UPDATE: Why Tech Freedom Are Totally Wrong About The CRA.

Last week, I wrote this blog post addressing the argument that the Markey resolution under the Congressional Review Act would not actually restore the 2015 net neutrality rules. Since then, my opposite numbers at Tech Freedom have put together this 8-page letter saying otherwise. To save myself the trouble of repeating myself, I will update my previous blog post to explain why Tech Freedom specifically is utterly and completely wrong.

As I explained last time, the CRA defines a “rule” as meaning anything defined as a “rule” by 5 U.S.C. 551(4) (excluding agency actions relating to personnel or applying only to a single company, like a tariff filing). Or, in other words, anything generally subject to the Administrative Procedures Act (APA), regardless of what you call it, counts as a “rule” for CRA purposes.

 

Tech Freedom tries to get around this by mashing up two things that don’t really go together. First, Tech Freedom argues that to be a “rule” (rather than an “order”), the relevant item must have “future effect.” Lets accept this proposition for the sake of argument. How does this help Tech Freedom’s argument? After all, the classification clearly has future effect. It is a “legislative rule” that binds the public by defining how a class of service providers will be treated. See Perez v. Mortgage Bankers Association. Additionally, the FCC’s 2017 Network Neutrality Repeal Order repealed the existing net neutrality rules, repealed the transparency rule as it existed at the time, and created a new, weaker transparency rule. The Order then purported to preempt the states from adopting any net neutrality or network transparency rules of its own. These are all “rules” as defined by 5 U.S.C. 551(4), and therefore under the CRA pursuant to 5 U.S.C. 804.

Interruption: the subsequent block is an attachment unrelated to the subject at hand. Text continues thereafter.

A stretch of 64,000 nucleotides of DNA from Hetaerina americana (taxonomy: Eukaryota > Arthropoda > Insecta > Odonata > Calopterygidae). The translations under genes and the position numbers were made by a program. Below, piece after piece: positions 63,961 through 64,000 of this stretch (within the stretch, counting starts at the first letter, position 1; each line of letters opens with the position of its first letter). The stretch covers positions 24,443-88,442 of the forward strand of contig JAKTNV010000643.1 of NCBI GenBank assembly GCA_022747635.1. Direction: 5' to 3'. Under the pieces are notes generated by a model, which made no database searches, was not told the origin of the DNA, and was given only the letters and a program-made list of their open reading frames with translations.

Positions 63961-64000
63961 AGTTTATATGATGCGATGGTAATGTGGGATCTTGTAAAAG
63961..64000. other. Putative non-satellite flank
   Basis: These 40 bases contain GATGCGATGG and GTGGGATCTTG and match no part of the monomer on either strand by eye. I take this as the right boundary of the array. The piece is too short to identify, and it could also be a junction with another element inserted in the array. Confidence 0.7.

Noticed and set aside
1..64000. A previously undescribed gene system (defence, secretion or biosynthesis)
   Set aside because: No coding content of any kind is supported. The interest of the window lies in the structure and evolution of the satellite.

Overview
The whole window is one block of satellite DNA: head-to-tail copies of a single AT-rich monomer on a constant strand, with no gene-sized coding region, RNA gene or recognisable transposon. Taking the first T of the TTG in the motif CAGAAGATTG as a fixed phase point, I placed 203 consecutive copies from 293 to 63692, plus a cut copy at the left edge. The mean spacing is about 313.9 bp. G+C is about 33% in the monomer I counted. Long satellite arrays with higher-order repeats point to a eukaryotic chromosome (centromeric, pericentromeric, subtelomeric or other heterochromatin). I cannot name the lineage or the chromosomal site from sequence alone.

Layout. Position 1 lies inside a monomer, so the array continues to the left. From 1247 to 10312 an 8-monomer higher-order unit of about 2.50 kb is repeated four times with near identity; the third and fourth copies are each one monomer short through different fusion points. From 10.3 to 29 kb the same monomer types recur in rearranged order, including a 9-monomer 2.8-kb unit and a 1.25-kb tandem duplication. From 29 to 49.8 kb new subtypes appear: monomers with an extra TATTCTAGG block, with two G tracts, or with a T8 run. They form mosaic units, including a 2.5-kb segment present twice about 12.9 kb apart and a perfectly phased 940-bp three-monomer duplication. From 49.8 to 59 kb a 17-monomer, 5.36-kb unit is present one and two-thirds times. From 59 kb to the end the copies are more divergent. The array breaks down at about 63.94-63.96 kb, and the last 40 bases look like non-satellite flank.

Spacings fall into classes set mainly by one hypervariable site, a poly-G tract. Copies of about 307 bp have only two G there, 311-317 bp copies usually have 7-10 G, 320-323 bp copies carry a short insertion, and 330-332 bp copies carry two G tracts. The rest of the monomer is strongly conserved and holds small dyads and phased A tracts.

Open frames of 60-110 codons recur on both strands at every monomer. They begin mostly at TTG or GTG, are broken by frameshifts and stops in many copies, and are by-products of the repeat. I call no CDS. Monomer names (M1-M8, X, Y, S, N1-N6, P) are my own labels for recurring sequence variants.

Tech Freedom relies on Qwest Services Corp. v. FCC, which involved a distinction between rulemaking via adjudication (there, determining that the pre-paid calling card service in question was a Title II service and not a “Title I” information service) and an “informal” notice and comment rulemaking. In addition to having forward looking effect, adjudications are also applied retroactively (under the theory that they ‘announce’ what the law already said). By contrast, notice-and-comment rulemaking is strictly forward looking. The Qwest case dealt with the FCC’s decision to classify its declaratory ruling an adjudication but deciding against retroactive application of the result.

 

Tech Freedom attempt to read Qwest Services Corp. as meaning that all declaratory rulings are retroactive only, because they are “adjudications” and not “notice and comment.” Anyone taking Administrative Law 101 can tell you that this is wrong. Adjudications are one kind of rulemaking and “notice and comment” is another kind of rulemaking, but they are both rulemaking activities covered by the APA and therefore are “rules” for purposes of the Congressional Review Act. Even accepting Tech Freedom’s proposition that a purely retroactive rule is not reachable by the CRA, the fact that the declaratory ruling is adjudicatory in nature does not mean it is exclusively retroactive. It simply means that it could be applied retroactively, where such retroactive application does not work a “manifest injustice.” See Qwest Services Corp.